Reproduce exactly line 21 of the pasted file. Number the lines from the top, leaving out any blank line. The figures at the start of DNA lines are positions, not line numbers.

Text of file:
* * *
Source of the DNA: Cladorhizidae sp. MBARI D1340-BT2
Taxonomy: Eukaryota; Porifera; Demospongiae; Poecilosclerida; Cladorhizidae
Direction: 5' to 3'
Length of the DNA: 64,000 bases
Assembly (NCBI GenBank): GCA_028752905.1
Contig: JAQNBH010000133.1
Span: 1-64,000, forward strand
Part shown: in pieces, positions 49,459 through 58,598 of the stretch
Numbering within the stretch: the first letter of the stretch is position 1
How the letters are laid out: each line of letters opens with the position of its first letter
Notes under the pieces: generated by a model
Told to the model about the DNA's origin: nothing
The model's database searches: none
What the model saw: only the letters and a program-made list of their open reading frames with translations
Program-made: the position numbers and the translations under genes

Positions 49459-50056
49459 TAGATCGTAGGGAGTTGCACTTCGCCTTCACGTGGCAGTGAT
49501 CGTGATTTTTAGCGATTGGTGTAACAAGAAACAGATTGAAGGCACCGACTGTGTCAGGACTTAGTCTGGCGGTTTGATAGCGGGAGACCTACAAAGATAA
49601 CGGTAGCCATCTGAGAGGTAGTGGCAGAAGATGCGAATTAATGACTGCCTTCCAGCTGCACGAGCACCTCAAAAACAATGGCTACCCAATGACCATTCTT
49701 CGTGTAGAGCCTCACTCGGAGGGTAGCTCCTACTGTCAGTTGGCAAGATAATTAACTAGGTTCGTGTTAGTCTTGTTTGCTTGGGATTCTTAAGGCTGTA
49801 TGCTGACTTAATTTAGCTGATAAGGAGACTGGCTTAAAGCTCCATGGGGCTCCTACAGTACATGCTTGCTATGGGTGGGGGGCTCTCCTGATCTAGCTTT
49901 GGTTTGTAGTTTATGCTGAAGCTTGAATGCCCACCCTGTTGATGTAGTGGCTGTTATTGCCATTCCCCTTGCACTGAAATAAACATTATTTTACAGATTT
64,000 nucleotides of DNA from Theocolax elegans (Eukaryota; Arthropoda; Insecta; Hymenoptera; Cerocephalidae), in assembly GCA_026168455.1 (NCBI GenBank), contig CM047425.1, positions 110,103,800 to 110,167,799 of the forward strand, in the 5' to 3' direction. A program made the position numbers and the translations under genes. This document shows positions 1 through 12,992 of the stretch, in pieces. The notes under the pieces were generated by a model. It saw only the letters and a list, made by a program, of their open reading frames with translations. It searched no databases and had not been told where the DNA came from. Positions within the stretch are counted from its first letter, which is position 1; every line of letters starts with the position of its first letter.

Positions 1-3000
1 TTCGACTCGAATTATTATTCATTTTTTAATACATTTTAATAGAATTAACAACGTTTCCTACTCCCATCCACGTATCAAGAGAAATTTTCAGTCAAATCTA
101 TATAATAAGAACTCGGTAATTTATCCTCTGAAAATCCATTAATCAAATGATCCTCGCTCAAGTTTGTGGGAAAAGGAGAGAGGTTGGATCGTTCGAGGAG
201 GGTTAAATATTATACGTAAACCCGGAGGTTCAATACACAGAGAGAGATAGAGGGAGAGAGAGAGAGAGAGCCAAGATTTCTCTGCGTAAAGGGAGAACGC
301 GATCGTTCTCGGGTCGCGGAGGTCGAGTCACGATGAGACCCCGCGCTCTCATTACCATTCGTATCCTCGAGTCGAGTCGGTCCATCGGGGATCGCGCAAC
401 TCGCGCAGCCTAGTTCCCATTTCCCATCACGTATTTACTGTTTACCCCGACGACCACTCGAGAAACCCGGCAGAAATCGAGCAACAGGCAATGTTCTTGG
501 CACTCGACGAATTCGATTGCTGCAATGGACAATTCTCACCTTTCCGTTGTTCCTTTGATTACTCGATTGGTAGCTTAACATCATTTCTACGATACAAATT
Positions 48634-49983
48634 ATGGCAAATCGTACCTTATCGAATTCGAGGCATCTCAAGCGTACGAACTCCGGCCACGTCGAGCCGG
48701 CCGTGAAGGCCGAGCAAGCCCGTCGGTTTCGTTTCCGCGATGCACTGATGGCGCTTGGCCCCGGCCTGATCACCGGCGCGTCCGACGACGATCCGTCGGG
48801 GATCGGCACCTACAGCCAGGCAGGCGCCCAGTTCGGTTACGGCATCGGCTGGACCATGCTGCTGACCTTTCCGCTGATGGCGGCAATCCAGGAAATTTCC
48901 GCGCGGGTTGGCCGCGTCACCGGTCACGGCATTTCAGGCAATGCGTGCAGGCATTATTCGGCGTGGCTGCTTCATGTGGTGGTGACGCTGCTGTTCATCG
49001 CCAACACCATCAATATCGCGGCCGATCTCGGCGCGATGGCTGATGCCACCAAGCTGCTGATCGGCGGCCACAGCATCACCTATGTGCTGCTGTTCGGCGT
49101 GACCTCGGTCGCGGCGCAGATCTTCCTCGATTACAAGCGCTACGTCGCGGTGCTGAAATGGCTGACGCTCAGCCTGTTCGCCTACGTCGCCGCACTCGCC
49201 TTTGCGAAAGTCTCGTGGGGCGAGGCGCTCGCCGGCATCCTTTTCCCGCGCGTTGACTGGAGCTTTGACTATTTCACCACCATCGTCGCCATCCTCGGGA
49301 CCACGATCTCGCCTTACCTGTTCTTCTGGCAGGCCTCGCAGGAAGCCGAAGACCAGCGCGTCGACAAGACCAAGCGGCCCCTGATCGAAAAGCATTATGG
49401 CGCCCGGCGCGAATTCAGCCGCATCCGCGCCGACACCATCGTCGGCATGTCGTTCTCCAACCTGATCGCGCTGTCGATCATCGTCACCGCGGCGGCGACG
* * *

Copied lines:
49801 TGCTGACTTAATTTAGCTGATAAGGAGACTGGCTTAAAGCTCCATGGGGCTCCTACAGTACATGCTTGCTATGGGTGGGGGGCTCTCCTGATCTAGCTTT